Is vegan leather good or bad? this is a highly debatable topic and while my point-of-view will naturally gravitate towards the good given that no innocent animal was sacrificed or its byproducts used in the production, I will still give you the ins and outs of vegan leather.
The vegan leather industry is so hyped up right now with the rise of vegan demographics. It is projected to hit 80-billion mark in 2025 and while it does sound like the new “it” market, there is more to it than meets the eye (read how to veganize your wardrobe).
One of the most common vegan or faux leather material is called PVC or polyvinyl chloride. It’s readily available and cheap, I actually classify it under accidentally vegan because it just happens to contain no animal or derivatives. But if you dig deeper, it is classified as toxic and non-biodegradable. Thankfully, more and more companies now are ditching this plastic given its environmental hazard.
Use of polyurethane is on the rise and is touted to be the “safer” alternative to PVC. The bag you see in these photos is from Veganni, a brand I discovered on Instagram. The company is based out of Philadelphia but their bags are outsourced in China using polyurethane and recycled plastic bottles. The hardwares used were recycled from aluminum gathered from the Vietnam War in the Northern Laos. This brand is PETA approved and donates portion of its sales to a school in Laos and charitable institution like Best Friends Animal Society. This is the reason why I decided to purchase this bag because even though polyurethane has its own share of minor flaws, this is a vegan bag by no accident. Other PU-bags I love are from Angela Roi (see my collection here and review of tote here).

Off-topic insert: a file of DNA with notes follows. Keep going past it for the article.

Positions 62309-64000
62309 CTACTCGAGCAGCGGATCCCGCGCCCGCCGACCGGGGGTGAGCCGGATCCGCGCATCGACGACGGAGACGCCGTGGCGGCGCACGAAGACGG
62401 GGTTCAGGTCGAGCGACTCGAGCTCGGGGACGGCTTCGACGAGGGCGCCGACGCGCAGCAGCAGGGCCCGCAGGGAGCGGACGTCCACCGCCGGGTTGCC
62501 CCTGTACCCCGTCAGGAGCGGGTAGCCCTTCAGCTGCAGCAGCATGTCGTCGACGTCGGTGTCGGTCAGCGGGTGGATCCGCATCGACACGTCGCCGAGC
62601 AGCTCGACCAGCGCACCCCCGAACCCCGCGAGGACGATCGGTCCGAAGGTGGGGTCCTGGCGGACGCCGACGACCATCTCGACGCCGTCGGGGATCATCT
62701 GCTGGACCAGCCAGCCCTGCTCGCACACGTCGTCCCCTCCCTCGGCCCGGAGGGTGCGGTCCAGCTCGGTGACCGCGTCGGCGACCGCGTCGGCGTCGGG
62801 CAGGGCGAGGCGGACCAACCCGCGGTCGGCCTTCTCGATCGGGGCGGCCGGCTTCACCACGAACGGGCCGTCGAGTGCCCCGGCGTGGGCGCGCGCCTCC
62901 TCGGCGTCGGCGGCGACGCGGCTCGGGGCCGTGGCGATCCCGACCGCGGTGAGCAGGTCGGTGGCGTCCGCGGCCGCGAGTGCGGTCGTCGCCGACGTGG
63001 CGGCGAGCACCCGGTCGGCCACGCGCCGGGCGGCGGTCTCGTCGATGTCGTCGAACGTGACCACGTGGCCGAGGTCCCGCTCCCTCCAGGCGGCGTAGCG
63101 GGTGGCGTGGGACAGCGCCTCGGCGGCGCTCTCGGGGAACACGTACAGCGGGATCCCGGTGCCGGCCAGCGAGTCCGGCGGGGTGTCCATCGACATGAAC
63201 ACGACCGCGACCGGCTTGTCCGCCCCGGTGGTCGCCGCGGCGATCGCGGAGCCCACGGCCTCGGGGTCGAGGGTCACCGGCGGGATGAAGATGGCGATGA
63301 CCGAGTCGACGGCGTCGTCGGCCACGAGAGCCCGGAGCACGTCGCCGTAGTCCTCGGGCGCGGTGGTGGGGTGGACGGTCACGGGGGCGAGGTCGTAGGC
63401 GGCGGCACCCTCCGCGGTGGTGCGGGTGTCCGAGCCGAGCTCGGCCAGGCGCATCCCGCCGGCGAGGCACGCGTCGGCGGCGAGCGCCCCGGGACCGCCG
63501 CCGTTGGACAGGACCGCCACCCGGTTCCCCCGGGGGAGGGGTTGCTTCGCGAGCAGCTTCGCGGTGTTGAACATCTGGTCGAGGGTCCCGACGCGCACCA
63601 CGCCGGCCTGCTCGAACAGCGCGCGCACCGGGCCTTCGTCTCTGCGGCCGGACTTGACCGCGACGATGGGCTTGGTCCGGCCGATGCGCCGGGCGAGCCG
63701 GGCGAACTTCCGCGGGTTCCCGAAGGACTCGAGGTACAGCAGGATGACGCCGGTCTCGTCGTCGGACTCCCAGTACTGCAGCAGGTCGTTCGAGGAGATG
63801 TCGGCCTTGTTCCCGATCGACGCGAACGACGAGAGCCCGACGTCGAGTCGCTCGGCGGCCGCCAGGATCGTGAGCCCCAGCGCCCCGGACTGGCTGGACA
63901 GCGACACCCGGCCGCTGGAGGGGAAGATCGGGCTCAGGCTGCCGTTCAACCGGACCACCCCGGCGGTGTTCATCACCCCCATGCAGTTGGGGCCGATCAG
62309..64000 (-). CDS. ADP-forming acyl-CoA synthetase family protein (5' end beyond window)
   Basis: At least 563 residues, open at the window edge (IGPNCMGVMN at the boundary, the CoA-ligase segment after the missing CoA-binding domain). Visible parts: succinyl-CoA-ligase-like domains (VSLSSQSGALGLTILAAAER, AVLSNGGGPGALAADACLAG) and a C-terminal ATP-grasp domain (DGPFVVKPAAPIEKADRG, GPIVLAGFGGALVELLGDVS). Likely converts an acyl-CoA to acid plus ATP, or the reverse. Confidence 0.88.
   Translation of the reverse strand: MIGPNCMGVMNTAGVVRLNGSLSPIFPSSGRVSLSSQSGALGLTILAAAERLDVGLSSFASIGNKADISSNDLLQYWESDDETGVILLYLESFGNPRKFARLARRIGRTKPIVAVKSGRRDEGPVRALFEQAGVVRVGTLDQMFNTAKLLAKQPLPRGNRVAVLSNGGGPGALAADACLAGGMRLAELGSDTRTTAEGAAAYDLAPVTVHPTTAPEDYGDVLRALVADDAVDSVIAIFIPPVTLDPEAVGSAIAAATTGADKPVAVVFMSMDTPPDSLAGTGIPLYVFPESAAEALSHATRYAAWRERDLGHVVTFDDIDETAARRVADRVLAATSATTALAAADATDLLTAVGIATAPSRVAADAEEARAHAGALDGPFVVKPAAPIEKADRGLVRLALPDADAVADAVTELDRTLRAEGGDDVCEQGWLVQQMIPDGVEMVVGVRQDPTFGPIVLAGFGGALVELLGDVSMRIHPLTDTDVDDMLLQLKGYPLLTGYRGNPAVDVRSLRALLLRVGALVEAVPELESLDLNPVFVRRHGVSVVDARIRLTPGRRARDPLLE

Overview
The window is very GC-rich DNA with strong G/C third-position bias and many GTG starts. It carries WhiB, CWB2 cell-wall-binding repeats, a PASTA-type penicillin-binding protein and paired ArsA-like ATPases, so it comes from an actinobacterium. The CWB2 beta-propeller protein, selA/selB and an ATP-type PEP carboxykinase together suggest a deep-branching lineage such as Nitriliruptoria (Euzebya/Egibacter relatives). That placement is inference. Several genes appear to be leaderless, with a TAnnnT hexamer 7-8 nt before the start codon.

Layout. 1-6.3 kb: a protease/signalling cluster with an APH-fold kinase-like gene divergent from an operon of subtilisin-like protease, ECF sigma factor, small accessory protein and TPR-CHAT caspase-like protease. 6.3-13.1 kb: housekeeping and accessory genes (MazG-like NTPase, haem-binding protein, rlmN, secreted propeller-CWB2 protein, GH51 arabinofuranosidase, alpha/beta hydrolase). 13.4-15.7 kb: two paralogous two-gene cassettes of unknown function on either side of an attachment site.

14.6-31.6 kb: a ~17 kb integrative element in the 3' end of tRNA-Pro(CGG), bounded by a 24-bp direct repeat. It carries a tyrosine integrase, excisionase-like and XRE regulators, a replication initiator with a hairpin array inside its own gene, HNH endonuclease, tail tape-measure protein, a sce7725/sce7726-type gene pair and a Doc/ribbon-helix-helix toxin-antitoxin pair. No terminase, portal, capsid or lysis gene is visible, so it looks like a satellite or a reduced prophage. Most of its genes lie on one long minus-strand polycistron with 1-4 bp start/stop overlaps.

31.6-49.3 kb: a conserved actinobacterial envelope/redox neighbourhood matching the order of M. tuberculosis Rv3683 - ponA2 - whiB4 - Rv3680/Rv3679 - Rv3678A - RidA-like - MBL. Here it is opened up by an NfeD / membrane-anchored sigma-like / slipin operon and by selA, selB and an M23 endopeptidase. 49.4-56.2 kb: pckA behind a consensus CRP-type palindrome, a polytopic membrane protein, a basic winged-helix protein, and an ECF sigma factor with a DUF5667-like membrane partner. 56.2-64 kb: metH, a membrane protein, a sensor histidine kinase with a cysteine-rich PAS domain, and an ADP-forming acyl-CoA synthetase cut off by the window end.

Why go vegan leather? If you’re new to this blog, I invite you to read my journey so you have an idea where I am coming from. Most people think that leather is the “leftover” of meat, I used to! But what most people don’t know is that millions of animals are killed just for leather each year. The horrific truth is that these leathers or raw materials come from China and India where killing of any form and types of animals (not just cows) are happening to supply the demand for leather. There is also environmental and health hazard involved in leather tanning due to formaldehyde and other carcinogenic chemical exposure. People who live near tanneries also suffer from exposure. You can find more information from Vegan Green Planet.
The information is out there. My decision to embrace veganism has liberated and humbled me more than words can describe. I chose this lifestyle for health reasons and compassion for animals. We all have advocacies, I stand for the voiceless.
Watch my review of this vegan handbag from Veggani